Mnangagwa Lied: Gumbura Did Not Organize Chikurubi Prison Riots

Now Daily
Members of the national assembly have demanded that minister of justice and vice president Emmerson Mnangagwa, as well as deputy commissioner of prisons Aggrey Huggins Machingauta be charged with contempt of parliament after they lied that jailed rapist and clergyman Robert Martin Gumbura instigated the riots at Chikurubi prison in 2015.
The rioting in March 2015 was caused entirely by a severe shortage of food at the maximum security facility, where meat had not been served for two years, according to a report presented to parliament on Thursday by the committee on defence, home affairs and security services chaired by Bindura Central MP Ronald Muderedzwa.
“The shortage of food posed a serious security threat and was the main cause of the riotous situation. The shortage of food could have been as bad or worse than what it was in 2007 and 2008 where some inmates were said to have died,” the committee report concluded in its main finding.
The report sent the MPs into a frenzy, with representative James Maridadi of Mabvuku, which borders Chikurubi demanding that Machingauta be charged with treason and be fired immediately. Machingauta is accused of ‘misinforming’ Mnangagwa that Gumbura was ‘chairman’ of a prison gang that hatched an elaborate plot with the help of outsiders to free more than 2000 dangerous criminals in a jailbreak designed to embarrass president Robert Mugabe who was touring Japan at that time.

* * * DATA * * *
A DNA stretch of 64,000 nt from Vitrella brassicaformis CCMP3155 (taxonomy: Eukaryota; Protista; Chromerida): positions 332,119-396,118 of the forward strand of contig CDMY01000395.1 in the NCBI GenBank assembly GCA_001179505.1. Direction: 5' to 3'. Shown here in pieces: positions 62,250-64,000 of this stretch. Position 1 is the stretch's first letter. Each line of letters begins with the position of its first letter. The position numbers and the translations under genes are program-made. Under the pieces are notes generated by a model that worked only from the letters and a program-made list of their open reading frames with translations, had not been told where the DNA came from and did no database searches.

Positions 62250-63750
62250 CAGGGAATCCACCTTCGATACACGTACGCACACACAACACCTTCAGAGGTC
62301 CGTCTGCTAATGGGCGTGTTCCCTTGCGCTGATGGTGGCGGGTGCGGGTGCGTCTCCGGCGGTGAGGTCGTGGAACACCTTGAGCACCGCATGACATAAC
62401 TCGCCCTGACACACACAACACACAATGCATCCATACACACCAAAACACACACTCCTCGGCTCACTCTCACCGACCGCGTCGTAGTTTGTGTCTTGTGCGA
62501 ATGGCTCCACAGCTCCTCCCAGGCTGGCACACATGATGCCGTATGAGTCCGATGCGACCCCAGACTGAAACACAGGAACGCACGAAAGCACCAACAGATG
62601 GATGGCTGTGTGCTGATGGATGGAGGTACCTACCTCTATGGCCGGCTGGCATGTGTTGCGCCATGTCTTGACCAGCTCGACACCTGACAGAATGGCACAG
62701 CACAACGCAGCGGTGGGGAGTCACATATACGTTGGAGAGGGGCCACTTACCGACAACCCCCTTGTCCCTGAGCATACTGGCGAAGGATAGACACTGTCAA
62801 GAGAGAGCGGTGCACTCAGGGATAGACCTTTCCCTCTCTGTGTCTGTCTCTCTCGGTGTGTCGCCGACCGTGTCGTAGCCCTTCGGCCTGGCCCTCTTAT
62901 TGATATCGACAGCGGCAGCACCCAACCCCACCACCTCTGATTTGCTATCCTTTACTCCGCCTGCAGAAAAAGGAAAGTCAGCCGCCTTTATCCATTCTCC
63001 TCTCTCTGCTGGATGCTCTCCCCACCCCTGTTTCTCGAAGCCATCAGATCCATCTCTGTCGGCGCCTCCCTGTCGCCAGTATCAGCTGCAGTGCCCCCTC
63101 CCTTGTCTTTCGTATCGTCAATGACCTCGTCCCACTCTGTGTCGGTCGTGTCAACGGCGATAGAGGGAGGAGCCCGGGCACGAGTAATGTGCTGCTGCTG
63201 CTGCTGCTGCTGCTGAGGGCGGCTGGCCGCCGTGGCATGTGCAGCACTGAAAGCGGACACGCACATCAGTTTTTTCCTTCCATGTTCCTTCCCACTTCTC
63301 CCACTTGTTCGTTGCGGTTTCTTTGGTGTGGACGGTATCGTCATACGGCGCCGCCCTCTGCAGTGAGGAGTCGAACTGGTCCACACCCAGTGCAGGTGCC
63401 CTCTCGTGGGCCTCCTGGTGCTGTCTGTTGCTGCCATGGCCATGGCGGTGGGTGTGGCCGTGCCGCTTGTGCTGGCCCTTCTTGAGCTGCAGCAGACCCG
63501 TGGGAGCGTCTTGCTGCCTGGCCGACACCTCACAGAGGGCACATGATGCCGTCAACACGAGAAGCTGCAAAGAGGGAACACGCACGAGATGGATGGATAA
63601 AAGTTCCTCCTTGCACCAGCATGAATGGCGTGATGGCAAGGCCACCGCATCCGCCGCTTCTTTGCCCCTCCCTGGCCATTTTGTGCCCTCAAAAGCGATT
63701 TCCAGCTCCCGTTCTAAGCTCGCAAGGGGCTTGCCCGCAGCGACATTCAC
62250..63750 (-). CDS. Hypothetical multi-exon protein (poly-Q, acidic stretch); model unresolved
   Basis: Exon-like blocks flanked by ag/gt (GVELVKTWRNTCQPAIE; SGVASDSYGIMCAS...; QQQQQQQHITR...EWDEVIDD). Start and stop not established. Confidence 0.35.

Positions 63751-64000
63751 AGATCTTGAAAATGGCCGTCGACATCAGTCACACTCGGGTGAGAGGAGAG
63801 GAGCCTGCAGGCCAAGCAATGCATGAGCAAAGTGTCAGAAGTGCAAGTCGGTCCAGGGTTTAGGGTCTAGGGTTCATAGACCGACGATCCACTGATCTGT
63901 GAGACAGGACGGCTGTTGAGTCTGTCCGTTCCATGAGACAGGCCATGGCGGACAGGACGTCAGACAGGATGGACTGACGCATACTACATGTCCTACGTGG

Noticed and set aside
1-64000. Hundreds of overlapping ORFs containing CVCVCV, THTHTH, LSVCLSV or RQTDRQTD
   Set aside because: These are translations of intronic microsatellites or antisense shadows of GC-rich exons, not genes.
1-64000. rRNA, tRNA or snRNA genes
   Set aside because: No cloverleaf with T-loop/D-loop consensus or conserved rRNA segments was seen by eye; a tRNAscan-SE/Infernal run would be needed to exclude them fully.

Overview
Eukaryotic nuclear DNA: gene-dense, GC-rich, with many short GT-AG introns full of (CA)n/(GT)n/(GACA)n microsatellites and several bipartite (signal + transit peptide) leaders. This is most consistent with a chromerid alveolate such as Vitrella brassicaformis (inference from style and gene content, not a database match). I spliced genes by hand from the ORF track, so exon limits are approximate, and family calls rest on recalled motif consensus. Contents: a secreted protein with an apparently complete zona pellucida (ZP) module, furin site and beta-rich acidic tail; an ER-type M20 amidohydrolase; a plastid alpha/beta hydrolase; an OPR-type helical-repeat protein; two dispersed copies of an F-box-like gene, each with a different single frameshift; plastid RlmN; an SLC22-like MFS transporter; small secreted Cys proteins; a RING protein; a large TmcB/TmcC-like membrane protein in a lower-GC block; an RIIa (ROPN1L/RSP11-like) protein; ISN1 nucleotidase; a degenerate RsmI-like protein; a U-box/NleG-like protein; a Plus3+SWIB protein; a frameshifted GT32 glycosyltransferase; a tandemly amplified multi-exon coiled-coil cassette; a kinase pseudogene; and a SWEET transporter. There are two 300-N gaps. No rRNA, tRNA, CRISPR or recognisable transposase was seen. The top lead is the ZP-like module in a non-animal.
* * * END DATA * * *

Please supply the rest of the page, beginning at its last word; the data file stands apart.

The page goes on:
“What the committee is now reporting is that Martin Gumbura had nothing to do with what happened on that particular day. What it means is that there are people who are working for the Zimbabwe Prison Service who deliberately misinformed the vice president of the nation,” Maridadi said. “When you deliberately misinform the vice president of a nation, for me that is treason. It is a treasonable offence because you cannot misinform the vice president of a nation who then comes to parliament and misinforms the nation.”
The committee said Machingauta’s submissions during interviews with MPs was unreliable as “there were contradictions in the evidence given by the Deputy Commissioner General and that of the other officers who were on the ground on the day of the attempted jailbreak”.
“Having received oral evidence from the Deputy Commissioner General Aggrey Huggins Machingauta and Superintendent Marange who was the Officer-in-Charge at Chikurubi Maximum Prison, your Committee found some inconsistencies which had to be clarified. In this regard, your Committee found the evidence given by the officers on the ground on the day of the incident more credible and substantiated,” the committee report concluded.
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